Mike C. Fletcher
mcfletch at rogers.com
Tue Oct 1 21:11:21 CEST 2002
super is a new feature in Python 2.2, it was created to make it possible
to have mix-in classes where you don't _know_ what the super-class is.
It also avoids some errors/maintenance work where base-classes changed
names so that the sub-classes suddenly generated NameErrors.
That said, it's only available in Python 2.2 and above, and although
Python 2.2.x is the target for the current "stable" Python, it's not
universally adopted yet, so code using super will not work on every
Python installation (i.e. it won't work on Python 1.5.2 or 2.1).
So, yes, it's better from a theoretical standpoint (it encodes the
meaning of the call (call my super-class' method) explicitly ("explicit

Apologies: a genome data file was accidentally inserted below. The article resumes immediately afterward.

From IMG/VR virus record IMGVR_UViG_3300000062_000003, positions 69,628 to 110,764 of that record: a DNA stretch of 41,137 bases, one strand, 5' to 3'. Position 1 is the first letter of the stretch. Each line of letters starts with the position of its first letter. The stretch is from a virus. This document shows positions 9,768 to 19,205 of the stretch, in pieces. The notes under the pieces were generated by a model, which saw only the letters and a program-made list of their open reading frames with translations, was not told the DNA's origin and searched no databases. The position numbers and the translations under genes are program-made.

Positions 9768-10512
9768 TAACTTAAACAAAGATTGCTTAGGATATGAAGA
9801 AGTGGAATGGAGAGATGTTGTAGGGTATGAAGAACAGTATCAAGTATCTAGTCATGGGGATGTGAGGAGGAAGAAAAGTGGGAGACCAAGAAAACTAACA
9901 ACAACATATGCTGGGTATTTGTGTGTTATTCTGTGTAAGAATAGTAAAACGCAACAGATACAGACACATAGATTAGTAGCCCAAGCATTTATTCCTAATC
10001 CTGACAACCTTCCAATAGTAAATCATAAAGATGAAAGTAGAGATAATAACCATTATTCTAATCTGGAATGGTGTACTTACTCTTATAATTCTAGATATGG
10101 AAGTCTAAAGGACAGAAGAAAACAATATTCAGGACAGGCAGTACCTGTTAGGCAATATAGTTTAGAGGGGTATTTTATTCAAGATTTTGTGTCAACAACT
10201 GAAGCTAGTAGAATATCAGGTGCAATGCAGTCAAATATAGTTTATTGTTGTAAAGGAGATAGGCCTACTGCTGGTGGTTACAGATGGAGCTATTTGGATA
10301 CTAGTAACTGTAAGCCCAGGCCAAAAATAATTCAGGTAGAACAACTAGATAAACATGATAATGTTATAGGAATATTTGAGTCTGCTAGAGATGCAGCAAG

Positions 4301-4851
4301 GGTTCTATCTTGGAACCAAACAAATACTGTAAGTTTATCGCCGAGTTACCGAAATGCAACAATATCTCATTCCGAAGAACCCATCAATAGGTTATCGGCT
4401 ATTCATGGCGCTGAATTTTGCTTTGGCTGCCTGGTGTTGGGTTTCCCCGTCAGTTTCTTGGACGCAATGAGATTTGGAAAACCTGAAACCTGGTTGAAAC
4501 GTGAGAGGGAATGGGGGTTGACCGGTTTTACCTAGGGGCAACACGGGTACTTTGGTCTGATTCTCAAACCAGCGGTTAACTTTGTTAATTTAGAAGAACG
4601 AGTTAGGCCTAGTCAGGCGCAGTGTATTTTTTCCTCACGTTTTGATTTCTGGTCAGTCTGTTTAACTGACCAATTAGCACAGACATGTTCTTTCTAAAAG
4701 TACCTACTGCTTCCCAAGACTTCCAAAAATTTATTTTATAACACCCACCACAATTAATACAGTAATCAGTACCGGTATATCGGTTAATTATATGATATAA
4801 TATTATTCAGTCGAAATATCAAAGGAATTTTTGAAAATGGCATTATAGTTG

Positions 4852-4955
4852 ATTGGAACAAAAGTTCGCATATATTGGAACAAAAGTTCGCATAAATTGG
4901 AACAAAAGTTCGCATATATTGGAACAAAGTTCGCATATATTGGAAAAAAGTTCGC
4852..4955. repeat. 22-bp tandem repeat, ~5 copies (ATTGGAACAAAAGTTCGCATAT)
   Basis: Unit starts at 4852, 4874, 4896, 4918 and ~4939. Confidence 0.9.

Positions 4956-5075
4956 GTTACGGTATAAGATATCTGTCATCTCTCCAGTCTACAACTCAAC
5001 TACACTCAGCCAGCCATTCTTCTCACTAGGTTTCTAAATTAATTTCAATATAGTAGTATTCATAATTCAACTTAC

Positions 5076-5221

is better than implicit")), but in practical terms, if you are writing
libraries that need to be backward compatible with old Pythons, then the
explicit class-name approach is better.
Also note, a number of people advocated the following approach with
class B( A ):
_super_b = A.b
_super_a = A.a
def b( self ):
return self._super_b() + 'C'
Which is more up-front work, but does make the inheritance and
overloading of methods explicit in the code, which some people like :) .
Personally, I've just moved to Python 2.2 for everything save PyOpenGL
and SimpleParse and if people need to use the other modules, they need
to upgrade, which lets me use all the neat 2.2 features :) .
> btw. "super(C,self).__init__()" is better than "A.__init(self)"?
> or simply has the adventage that you don't have to specify the
> thanks again,
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